Lest you think I am slighting McDonald’s, I hasten to add that a former boss of mine outside of the restaurant business spent several of his teenage years working in a McDonald’s, and he was a fine boss indeed. I’ve always wondered how many of the qualities that made him such a good boss were the result of his time slapping patties on the grill.

Waiters bear witness as otherwise intelligent, educated, seemingly mature adults revert to bratty, child-like behavior (and that’s before cocktails). It can be a rueful revelation about the human condition. But there’s more to it than that. The bratty, immature behavior of those folks who have been celebrated due to their supposed culinary skills is perhaps even more of an eye opener.

In other words: your waiter is getting it from both sides. If the customers are at times unpleasant, some chefs are truly Nasty to the point of being abusive (the capital “N” is not a mistake). There’s something life altering about being yelled at by someone who looks like they showed up for work in grease-stained pajamas. Exaggerating? I think not.

One of the fine establishments at which I worked (I will withhold names to protect all parties involved) was famous for its elaborate selection of cheese, and one of the waiters found himself elevated into the role of the cheese steward. This role was similar to that of a sommelier. Sounds good in theory, although in practice this poor guy often became the chef’s whipping boy, a performance often repeated loudly and within clear earshot of the customers. It wasn’t directed at me, yet it still made my skin crawl.

Then there are the squeezes.

Waiters often find themselves squeezed firmly in the no man’s land between what chefs are willing to do for their customers and what the customers want, a/k/a, “No substitutions.” All parties blame the waiter.

There’s also bad management: seating an entire restaurant at the same time results in all orders being sent to the kitchen at the same time, which results in very slow service as the kitchen struggles to keep up. All parties blame the waiter.

Excuse me, but I thought time healed all wounds? It has been many years, and yes, I think I still sound a little bitter. Ah well, don’t cry for me; I am all smiles. You may have deduced from this harrowing tale that I bend over backwards to treat waiters well when I eat out. I do, although I am keenly attuned to poor service, and my practiced eye knows when it is the waiter’s fault, versus when it is the kitchen’s fault. I know enough to be a danger to my own enjoyment of the meal. My dirty little secret? I am not an enthusiastic eater-outer.  And I now have bad feet.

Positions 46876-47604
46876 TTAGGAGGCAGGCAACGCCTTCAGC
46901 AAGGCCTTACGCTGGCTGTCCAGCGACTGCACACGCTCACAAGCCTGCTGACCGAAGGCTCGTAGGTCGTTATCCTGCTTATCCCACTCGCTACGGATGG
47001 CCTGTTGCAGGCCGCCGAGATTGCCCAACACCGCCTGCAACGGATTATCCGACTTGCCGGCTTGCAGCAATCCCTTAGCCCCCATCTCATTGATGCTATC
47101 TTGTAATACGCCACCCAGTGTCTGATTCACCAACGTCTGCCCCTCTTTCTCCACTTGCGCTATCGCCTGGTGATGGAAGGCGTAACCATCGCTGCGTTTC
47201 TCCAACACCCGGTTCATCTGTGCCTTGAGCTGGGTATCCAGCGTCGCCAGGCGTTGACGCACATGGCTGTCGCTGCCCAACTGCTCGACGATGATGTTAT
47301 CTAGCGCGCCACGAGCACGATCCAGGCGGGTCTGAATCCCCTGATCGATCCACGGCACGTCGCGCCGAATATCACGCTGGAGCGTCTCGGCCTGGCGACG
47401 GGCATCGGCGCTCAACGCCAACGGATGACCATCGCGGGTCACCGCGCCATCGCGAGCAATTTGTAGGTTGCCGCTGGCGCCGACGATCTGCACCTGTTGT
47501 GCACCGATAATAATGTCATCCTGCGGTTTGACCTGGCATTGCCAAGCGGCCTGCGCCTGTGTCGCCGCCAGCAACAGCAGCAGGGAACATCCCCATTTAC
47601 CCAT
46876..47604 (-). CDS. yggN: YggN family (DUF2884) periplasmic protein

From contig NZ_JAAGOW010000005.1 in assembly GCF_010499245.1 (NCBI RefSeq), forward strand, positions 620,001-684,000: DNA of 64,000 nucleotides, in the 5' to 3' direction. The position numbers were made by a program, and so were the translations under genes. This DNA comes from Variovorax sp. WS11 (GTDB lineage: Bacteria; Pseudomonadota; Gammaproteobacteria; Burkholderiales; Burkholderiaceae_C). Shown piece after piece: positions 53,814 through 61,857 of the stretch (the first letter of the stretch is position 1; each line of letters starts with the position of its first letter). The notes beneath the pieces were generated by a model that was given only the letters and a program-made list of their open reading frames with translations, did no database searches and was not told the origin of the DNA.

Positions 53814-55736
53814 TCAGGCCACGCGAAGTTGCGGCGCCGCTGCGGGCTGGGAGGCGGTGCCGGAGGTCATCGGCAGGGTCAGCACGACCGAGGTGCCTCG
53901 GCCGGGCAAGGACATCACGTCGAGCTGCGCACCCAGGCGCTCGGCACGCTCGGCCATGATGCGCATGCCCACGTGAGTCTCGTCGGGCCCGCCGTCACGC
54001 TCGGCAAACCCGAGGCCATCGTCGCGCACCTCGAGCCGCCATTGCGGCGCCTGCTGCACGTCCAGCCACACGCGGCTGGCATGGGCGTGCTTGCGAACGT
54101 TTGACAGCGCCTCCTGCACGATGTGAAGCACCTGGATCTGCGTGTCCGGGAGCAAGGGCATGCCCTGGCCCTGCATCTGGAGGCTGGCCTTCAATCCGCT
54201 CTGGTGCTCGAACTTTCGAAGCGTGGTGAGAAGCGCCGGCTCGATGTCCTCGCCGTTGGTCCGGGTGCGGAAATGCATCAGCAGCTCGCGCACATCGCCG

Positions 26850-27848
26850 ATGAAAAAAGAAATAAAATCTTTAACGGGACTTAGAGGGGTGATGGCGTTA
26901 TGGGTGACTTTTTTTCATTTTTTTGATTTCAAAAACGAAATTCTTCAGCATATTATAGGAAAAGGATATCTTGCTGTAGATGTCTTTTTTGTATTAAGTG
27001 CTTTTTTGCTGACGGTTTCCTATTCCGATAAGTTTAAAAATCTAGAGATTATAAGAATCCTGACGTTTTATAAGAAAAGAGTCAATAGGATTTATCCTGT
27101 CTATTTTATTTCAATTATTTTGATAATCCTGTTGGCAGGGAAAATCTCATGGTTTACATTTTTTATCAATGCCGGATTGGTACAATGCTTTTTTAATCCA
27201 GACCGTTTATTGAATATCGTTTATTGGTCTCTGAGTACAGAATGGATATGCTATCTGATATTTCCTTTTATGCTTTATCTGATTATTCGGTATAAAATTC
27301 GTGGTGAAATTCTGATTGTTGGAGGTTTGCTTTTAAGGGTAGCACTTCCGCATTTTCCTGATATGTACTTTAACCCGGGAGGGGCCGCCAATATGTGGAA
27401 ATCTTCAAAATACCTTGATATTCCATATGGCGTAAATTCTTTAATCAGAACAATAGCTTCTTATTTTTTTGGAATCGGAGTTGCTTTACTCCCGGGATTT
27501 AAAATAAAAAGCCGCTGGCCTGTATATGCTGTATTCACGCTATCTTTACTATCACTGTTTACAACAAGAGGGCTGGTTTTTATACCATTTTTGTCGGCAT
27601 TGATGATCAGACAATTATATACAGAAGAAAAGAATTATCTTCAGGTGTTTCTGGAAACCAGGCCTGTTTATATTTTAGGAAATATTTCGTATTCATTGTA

I was a crummy waiter (pardon the pun); my mind was often elsewhere, so take what I say with a grain of salt. In the meantime, here’s a funny story (ya got a minute?):

I was working a lunch shift the day after Broadway’s TONY awards.  This was a casual restaurant that attracted a surprising number of celebrities. You name ‘em, they ate there. Who should I find at one of my tables but two of the talented, celebrated actresses who had lost the previous evening? Perhaps a planned victory lunch gone awry?

I greeted them by asking, “But it was an honor just to be nominated, right?”

My props to them for restraining themselves from pummeling me about my person. Yes, sometimes it is the waiter’s fault.

One of my favorite tasks as a waiter was table side service. The reasons for this were twofold. First, the customers were hungry, happy I was there, and often engaged me in polite conversation. Second, I enjoyed making Caesar Salad, especially when I could leave a tiny bit for myself. Some nights I must have reeked of garlic. Caesar said it best, “Veni, Vidi, I ate the salad.”

And yes, one skill I took away from my waiter years is the ability to make a good Caesar Salad–at least I think they’re good, although I’ll be the first to admit that I belong to the school of “the more garlicky and parmesan-y the better.”

Caesar Salad seems to have supplanted the old wedge of iceberg with blue cheese I remember from my childhood as the salad that must be on every menu. The trouble is that the bottled, gloppy, mayonnaise-based dressing that is used is often not very good. REAL Caesar Salad–made to order from fresh ingredients–has freshness, lightness, and a bit of zing that the kind made with pre-made dressings can’t match.

Since you rarely—if ever—see the tableside version anymore in restaurants, may I recommend it as a make-at-home treat? No special tools are required, in fact, I, Mr. Kitchen Aid Devotee, discourage their use when making Caesar Salad. Two forks and a little technique are all you need. Mashing all the ingredients in a bowl with the two forks actually does a better job than a food processor or blender.

Let me address two things that may give you pause: anchovies and raw egg. Anchovies? Buy the quality kind in the glass jar. They’re not “hairy” and are much less salty than the cheap canned kind. (Mine came with a little fork to pull them out of the jar. Who doesn’t like a free utensil?) Raw egg remains a reasonable concern what with the recent problem with salmonella. If you can find pasteurized eggs, use those. Even easier is to use Egg Beaters. I know purists may take offense at this, but Egg Beaters are made from eggs, are pasteurized, and will lend a glossy richness to the emulsion similar to real eggs.

Finally keep in mind that this is an easy recipe, yes, but one that lives or dies on the quality of all the ingredients. Use good Parmesan cheese, not the deservedly maligned kind in the green shaker bottle. Buy the plainest croutons you can find, or even better, toast your own in the oven. The overly seasoned kind will overwhelm REAL Caesar Salad. (Yeah I know–sounds like Martha Stewart. But heck, I’m not asking you to bake the bread from scratch.)

Here’s a bit of celebrity gossip you won’t find on Page Six, in the Enquirer, Star, or at Perez Hilton. You’ll only get this kind of info here gang, so buckle your seat belts:

Barbra Streisand likes ginger ale with her lobster.

••••••••••••••••••••••••••••••••••••••••••••••••••••••••••••••••••••

Click here for the recipe for REAL Caesar Salad.

••••••••••••••••••••••••••••••••••••••••••••••••••••••••••••••••••••

Write to me at the email address below with any questions or thoughts you may have. Thanks!

Let me email you when the blog has been updated! Opt in by clicking the biscotti at right or by sending your email address to michael@butterfloureggs.com

••••••••••••••••••••••••••••••••••••••••••••••••••••••••••••••••••••

Follow ButterFlourBlog on Twitter
Archives
Categories